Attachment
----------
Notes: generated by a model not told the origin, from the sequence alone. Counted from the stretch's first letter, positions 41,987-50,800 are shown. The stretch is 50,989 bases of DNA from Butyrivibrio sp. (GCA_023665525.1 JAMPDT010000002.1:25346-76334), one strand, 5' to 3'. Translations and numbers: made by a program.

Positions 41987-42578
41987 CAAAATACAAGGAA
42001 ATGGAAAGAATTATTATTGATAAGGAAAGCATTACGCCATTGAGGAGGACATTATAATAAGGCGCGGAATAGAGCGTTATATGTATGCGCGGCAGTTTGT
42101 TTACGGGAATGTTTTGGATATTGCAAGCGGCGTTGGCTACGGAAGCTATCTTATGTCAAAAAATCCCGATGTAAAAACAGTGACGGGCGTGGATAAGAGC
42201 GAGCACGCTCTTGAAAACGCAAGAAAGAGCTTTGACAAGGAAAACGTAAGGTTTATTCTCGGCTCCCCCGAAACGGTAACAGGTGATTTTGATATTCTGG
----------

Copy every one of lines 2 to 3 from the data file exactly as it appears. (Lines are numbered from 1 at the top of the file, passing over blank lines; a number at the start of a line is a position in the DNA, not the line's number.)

Positions 41987-42578
41987 CAAAATACAAGGAA